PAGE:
Typically, log files contain information that follow a key-value pair structure. The keyvalue operator allows you to get values from a log message by specifying the key paired with each value.
For example, a log could contain some the following keys (highlighted):
From that log message, you can use the keyvalue operator to get the values for one or more keys. For example, if you'd like to see information just about the "remote_ip" value, running this query:
... | keyvalue "remote_ip" ...
would produce these results:
The keyvalue operator can also be used in two explicit modes: the default inference mode, and Regular Expression mode.
Inference mode syntax
When used in the default inference mode, the keyvalue operator uses an internal list of regular expressions to determine how to extract the value for a given key. This greatly simplifies the syntax.
For example, you could extract the keys "module" and "thread" and their values from a log message by running this query:
* | keyvalue infer "module", "thread"
to produce these results:
Regular Expression mode syntax
In Regular Expression mode, you must explicitly match keys and values based on a regular expression. This allows for greater flexibility than inference mode. For example, to extract the values for the keys "serviceinfo_IP", "loggingcontext.region", and "request.method" fields from a log message, use this query:
* | keyvalue regex "=(.*?)[,|}]" keys "
.region", "request.method" as
, region, method
This provides the following results:
The keyvalue operator also supports regular expressions that contain a single match group. (You may notice an improvement in performance by running queries with a single match group.) For example, you could run this query to get the same results as the previous query:
regex "=(.*?)," "
In the above case, the operator first finds the key itself in the message (first occurrence), and then finds the closest match of the regular expression to the location in the message where the key was found.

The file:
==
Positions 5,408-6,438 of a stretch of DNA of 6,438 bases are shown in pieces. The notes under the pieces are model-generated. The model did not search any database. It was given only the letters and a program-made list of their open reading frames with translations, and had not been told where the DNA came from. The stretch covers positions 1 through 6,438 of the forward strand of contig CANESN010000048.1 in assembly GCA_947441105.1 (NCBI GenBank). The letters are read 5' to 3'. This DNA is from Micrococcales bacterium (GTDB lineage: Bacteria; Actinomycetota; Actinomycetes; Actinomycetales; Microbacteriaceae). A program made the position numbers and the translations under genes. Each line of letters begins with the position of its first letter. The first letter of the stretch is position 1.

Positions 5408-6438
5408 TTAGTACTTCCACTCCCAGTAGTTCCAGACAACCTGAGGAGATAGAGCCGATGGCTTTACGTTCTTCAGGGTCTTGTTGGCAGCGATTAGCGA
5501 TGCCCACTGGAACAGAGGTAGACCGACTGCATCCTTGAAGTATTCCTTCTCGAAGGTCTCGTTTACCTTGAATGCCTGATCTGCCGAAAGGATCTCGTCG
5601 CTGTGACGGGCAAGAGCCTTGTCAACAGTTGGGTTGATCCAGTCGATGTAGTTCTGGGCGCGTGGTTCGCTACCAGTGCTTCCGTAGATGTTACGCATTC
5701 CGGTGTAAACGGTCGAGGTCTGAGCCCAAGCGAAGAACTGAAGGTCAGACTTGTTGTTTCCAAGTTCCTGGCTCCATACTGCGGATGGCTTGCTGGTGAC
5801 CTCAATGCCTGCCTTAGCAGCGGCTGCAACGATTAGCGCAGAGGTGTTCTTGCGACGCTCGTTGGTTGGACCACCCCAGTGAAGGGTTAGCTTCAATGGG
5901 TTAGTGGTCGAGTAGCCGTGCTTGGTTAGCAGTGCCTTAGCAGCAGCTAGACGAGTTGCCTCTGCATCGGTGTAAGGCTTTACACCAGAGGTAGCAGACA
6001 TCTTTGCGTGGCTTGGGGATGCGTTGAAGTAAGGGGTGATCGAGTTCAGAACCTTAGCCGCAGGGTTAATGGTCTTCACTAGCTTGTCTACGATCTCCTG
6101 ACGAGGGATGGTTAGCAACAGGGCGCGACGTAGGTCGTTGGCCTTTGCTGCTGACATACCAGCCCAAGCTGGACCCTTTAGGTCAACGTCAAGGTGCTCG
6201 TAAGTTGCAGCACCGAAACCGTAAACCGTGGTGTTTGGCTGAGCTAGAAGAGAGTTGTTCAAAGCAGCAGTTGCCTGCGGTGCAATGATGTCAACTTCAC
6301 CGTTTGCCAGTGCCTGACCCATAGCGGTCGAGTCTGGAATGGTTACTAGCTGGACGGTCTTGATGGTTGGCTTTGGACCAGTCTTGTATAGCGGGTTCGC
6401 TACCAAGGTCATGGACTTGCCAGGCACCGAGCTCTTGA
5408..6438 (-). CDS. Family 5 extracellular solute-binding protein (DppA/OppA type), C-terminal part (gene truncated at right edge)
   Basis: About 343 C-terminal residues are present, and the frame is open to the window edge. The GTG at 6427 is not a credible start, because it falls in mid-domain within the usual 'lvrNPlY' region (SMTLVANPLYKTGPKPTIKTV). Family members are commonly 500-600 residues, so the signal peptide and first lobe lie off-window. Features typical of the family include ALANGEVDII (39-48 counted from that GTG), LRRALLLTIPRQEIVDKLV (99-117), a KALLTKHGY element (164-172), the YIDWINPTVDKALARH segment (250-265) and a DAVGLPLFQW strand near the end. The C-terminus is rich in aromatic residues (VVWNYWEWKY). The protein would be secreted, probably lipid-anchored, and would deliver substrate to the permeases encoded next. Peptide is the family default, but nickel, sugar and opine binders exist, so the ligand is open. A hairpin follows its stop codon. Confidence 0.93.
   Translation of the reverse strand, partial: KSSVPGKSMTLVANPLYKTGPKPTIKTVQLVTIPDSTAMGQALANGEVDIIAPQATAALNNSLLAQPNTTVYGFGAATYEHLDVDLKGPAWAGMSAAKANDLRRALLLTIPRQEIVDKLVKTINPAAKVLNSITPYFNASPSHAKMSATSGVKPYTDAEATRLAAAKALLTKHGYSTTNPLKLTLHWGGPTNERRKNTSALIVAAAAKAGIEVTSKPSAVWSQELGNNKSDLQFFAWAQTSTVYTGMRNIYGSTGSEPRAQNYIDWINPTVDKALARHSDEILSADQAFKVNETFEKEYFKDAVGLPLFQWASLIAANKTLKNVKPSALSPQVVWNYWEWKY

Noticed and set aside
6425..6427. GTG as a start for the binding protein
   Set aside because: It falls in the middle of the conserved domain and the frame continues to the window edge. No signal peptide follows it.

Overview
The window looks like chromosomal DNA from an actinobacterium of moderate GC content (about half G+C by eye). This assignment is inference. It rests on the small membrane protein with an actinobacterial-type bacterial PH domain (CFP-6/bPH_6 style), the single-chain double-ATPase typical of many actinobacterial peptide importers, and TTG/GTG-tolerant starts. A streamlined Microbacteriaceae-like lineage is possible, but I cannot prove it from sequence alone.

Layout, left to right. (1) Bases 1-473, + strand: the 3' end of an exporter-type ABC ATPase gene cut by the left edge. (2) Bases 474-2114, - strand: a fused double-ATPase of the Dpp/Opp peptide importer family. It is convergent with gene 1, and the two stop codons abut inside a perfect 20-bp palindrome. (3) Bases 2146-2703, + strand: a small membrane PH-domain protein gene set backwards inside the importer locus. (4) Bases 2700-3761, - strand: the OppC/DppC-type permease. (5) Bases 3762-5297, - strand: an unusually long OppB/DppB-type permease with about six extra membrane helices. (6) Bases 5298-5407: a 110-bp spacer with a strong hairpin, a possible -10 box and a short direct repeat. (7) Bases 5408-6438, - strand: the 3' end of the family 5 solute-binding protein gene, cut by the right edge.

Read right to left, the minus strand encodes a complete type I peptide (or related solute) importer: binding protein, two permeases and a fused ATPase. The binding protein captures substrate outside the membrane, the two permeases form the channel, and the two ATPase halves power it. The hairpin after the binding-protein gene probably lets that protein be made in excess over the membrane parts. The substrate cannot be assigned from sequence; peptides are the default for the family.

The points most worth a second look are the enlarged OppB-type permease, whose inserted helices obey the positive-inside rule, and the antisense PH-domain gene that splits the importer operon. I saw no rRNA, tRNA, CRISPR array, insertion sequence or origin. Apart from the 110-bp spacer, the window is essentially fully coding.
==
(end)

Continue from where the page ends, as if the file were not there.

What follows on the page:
The number of fields specified with the "as" clause must match the number of key-value pairs specified. You can omit the clause if you'd like the operator to automatically create the field names for the extracted values. To do this, keyvalue replaces every character (other than a..zm A..Z, 0..9, or _) with an underscore (_).
The keyvalue operator can be abbreviated in either mode (Inference or Regular Expression). For example, running this query:
* | keyvalue infer keys "a", "b"keyvalue infer keys "a", "b"
will produce the same results as running this query:
* | keyvalue "a", "b"keyvalue "a", "b"
Also, keyvalue can be abbreviated to "kv". For example:
If you are using the keyvalue operator with delim, "keys" must come before "delim" in the query, or you will get an error.keyvalue operator with delim, "keys" must come before "delim" in the query, or you will get an error.
Auto extracting key-value pairs
The keyvalue operator supports an optional auto mode if there are no flags.
* | keyvalue auto ...keyvalue auto ...
With this mode enabled, the operator can extract up to N non-referenced fields (fields that are not explicitly included in the form "keys foo,bar,..."). N is 100 by default. If the message includes more than N key value pairs, the operator extracts the first N key value pairs from left to right in the message. If there are duplicates, the last occurrence is extracted.
You can separate the key and value in a key-value pair using any of these delimiters:
: = -> =>
If you want to be able to use the keys later in the query, they must be referred to specifically.
Aliases (renaming) using as are supported. For example:
* | keyvalue auto keys "key1", "key2" as alias1, alias2keyvalue auto keys "key1", "key2" as alias1, alias2
Refonly extracts only referenced keys. If this option is not used, keyvalue auto extracts all other fields it finds in the message.
* | kv auto keys "key1", "key2" refonly
"my_key" => 'my value with spaces'
'my key' -> "my value"
'\"#$&@_--34234\"" -> '\'@#@!$!*\' '